Catalina Mariposa Lily [Calochortus catalinae Wats.]
Listing CNPS List 4 R-E-D Code 1-2-3
State/Federal. Status -- None LILIACEAE Feb.-May
Global Rank G3 State Rank S3.2
Distribution: Los Angeles County, Orange County, Ventura County, Catalina Island, Santa Cruz Island, San Luis Obispo County, Santa Barbara County, Santa Rosa Island
Habitat: Open chaparral, cismontane woodland, and valley and foothill grasslands are all recorded habitats for this bulbous perennial. In the Santa Monica Mountains of Los Angeles County, Raven reports this species as locally common in grasslands, and particularly conspicuous after fires. In foothills near Malibu it was observed within an area of native bunchgrasses and introduced Eurasian annual grasses, on an open ridgeline not far from the ocean.
Known Sites: No valid collections of Catalina Mariposa Lily can be located from San Diego County. An historical, unverified report is from Ramona; the report from Lake Hodges is based on a misidentification. This species was found in limited numbers in the Santa Monica Mountains of Los Angeles County on a hillside overlooking Escondido Canyon. Reported by Thorne as common on Santa Catalina Island. Reported by Roberts from Orange County in Santa Ana Canyon, at Upper Shady Canyon in the San Joaquin Hills, in Upper Wood Canyon at Aliso-Wood Canyon Regional Park, in Rancho Mission Viejo, on a ridge between Limestone and Santiago Canyons, at Casper's Regional Park, and in both Black Star and Trabuco Canyons in the Santa Ana Mountains. A recent report is from Tonner Canyon near Brea. Smith reports this mariposa lily from grassy woodland openings on the south side of the Santa Ynez Mountains, from the upper Santa Ynez River to Figueroa Mountain, and on Santa Cruz Island. It is not mentioned by Hoover in his flora of San Luis Obispo County, but apparently at least one record for this region is known. Herbarium specimens examined were for the Santa Ynez Mountains near Highway 154, 5 miles below San Marcos Pass in Santa Barbara County; from the Palos Verdes Hills, Las Flores Canyon near Santa Monica, near Mulholland Highway and its intersection with Pacific Coast Highway, and Malibu Road in Los Angeles County; near Avalon on Santa Catalina Island; and at Beecher's Bay on Santa Rosa Island.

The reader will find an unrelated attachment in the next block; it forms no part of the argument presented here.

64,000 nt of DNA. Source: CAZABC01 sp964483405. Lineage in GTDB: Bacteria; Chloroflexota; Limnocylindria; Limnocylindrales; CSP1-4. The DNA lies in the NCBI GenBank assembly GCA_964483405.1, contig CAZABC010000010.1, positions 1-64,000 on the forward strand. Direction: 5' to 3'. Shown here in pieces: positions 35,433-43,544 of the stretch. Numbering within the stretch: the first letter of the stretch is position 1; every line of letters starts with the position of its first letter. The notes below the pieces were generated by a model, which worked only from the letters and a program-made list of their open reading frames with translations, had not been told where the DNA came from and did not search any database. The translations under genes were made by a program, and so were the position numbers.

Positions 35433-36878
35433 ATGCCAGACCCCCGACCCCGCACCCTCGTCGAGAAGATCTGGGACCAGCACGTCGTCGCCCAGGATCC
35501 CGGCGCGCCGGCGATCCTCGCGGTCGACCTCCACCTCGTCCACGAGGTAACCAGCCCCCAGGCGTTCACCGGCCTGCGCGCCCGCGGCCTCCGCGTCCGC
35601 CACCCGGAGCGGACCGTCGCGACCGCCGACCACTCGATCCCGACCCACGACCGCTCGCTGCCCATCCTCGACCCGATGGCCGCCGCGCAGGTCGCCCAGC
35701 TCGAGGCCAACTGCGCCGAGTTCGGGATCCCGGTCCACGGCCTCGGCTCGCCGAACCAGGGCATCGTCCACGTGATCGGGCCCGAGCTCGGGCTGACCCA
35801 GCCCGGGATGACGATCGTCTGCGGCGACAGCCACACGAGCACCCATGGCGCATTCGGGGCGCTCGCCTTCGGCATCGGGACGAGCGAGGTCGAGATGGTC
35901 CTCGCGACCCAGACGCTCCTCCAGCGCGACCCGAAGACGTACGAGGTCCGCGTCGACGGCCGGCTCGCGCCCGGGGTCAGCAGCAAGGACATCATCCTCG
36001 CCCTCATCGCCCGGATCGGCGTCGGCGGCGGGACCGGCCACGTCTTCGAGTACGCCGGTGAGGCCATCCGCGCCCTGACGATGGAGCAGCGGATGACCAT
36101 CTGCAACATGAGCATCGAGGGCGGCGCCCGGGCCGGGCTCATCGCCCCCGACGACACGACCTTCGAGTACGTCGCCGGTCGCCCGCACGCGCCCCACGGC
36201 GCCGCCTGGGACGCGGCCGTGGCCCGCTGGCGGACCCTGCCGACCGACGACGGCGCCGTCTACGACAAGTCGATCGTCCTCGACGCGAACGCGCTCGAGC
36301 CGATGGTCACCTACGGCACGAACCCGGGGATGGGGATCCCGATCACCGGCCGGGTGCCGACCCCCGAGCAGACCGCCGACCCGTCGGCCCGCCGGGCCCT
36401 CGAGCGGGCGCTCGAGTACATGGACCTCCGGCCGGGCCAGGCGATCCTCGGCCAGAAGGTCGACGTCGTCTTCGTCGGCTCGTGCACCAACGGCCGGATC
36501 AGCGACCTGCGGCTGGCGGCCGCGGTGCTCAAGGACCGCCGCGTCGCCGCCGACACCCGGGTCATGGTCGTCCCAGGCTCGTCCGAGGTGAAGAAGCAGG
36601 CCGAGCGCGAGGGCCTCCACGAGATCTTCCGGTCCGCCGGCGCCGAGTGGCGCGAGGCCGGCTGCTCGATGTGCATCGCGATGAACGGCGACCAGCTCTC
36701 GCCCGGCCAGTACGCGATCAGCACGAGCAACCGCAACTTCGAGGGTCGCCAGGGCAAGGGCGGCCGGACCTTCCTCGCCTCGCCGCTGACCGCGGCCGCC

Status: This bulb is slowly declining in Southern California due to urban residential expansion into the foothills surrounding the Los Angeles basin. The status of Catalina Mariposa Lily in San Diego County is unknown; it may not be native to this area. Opportunities for re-introducing this showy species into appropriate native habitat from seed-grown nursery material should be investigated. A substantial portion of all sizeable Southern California populations should be protected.
Copyright © May 1994 Craig H. Reiser.
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